Creating CakeBalance

So I used to be a pretty big fan of budgeting apps like Emma and Money Dashboard but they got annoying with their notifications and I realised after a few months the only thing I was really interested in was keeping track of my balances over time. It's nice to see my savings going up as I say no to a new game or whatever.

I've recently got into Grafana and thought it would be cool if I could keep track of my balances there instead. I'd (partially) created by own budgeting app, like the ones above, so I knew how to get the data and I'm starting to get the hang of Grafana and Prometheus so why not create a simple app that links them together and lets me learn some more about these technologies?

This post is more about the steps I took to do this rather than a tutorial on how to set it up. You can find that on the github page here.

You can also find the docker image here.

Talking to the banks

Open Banking is the current best way to talk to banks. However, to be a provider you have to comply to some strict rules and I don't have the time or the resources to go through that whole process. Luckily a bunch of other people have. The only one I'm familiar with is TrueLayer. I've used it before to build my own budgeting app so I'm going to use it again for this.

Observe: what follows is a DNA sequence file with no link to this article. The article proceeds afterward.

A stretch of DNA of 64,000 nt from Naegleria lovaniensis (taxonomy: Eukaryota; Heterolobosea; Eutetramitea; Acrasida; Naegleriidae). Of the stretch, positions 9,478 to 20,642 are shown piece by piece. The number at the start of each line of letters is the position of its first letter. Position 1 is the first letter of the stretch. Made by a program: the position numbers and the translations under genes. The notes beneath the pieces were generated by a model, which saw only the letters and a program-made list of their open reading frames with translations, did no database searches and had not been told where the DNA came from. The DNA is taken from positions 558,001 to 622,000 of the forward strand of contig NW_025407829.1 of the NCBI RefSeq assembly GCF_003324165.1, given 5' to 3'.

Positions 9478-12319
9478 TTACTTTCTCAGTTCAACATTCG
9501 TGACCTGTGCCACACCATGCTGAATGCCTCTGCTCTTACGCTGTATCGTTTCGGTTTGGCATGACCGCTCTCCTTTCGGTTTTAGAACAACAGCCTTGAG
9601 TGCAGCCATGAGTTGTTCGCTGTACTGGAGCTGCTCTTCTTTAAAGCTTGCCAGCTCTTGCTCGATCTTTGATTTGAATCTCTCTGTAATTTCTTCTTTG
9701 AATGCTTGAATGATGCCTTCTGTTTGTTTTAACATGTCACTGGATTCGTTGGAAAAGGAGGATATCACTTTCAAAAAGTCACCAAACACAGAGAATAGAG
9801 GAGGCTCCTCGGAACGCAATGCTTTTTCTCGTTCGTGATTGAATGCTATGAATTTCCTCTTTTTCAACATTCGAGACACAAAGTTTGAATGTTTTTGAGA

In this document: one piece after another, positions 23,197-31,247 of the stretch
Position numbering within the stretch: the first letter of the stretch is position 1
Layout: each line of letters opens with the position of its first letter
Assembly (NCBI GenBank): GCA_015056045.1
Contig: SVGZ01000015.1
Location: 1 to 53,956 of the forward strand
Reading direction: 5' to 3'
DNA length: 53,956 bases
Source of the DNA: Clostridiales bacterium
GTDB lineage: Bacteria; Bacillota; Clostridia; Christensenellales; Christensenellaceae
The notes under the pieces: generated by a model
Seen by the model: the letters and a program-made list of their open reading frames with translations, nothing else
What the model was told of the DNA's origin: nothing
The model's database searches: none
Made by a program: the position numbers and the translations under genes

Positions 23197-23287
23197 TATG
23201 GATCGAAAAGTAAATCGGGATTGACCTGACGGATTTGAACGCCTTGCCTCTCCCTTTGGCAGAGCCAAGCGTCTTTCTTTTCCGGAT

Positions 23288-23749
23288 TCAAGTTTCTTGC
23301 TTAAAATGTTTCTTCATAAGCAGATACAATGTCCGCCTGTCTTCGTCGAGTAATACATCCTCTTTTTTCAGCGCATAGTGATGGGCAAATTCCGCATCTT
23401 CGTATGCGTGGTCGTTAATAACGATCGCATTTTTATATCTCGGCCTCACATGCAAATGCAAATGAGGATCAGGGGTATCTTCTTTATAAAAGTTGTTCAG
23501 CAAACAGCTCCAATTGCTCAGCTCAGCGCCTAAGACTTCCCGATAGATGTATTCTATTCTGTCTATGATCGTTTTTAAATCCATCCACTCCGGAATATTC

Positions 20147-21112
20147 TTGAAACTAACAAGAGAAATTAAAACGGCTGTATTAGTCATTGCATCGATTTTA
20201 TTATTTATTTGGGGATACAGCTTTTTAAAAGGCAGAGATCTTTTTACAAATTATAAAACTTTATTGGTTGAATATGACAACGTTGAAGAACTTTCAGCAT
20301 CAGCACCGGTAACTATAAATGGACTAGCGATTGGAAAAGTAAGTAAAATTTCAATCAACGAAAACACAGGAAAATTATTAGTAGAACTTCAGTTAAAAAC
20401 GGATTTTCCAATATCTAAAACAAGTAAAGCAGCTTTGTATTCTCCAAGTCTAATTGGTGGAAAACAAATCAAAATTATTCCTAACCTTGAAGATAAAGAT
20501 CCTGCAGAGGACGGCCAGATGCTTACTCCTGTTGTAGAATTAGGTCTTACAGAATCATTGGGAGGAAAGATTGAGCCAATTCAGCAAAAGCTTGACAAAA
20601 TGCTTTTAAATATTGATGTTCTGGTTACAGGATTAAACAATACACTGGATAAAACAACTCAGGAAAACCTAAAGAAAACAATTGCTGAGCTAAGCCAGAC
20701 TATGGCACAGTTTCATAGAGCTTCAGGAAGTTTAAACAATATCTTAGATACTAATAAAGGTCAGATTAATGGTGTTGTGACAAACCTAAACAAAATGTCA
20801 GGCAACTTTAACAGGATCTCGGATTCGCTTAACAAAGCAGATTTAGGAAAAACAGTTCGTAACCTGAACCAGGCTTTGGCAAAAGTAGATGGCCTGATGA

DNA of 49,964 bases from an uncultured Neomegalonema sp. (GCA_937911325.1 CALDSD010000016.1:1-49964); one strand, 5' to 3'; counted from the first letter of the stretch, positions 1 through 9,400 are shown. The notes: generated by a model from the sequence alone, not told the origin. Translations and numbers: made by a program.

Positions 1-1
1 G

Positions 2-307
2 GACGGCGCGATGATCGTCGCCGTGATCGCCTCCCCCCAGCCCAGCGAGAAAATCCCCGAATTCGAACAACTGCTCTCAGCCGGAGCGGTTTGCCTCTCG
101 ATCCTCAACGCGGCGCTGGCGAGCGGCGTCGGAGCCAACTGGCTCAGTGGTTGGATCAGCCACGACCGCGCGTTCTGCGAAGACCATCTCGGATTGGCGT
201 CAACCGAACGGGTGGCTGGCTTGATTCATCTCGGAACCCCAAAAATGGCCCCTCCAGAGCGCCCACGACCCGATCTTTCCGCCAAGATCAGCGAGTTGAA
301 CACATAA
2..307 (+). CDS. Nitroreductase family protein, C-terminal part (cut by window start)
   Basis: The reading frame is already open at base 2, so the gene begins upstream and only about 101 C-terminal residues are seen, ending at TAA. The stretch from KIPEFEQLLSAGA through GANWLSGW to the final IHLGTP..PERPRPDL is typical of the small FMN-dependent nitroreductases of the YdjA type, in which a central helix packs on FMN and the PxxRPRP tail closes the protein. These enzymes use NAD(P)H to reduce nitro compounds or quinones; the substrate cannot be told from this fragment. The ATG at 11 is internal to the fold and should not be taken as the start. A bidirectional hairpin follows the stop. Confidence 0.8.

TrueLayer acts as a middleman. For a fee. Luckily they provide a free developers sandbox which you can use to "try things out".

The plan

So to get this working I needed to make the following;

  • A way to interact with TrueLayer
  • A way for users to add accounts
  • An endpoint for prometheus to use which would supply some data
  • Configuration for prometheus
  • A Grafana dashboard

Interacting with TrueLayer

Their documentation is pretty good, and I've done this bit before, so nothing here is an issue. I did decide to keep this seperate to the main application just in case I wanted to use it again later or I wanted to swap it out. So it's in it's own library CakeBudget.TrueLayer.

You can see the code on github so I wont go into anything specific here. The overall summary is that they use an authorization code flow and you can make requests to their API to get information about your bank like balances and transactions.

The only "gotcha" here is something that is only going to be a "gotcha" if you've never dealt with refresh tokens before.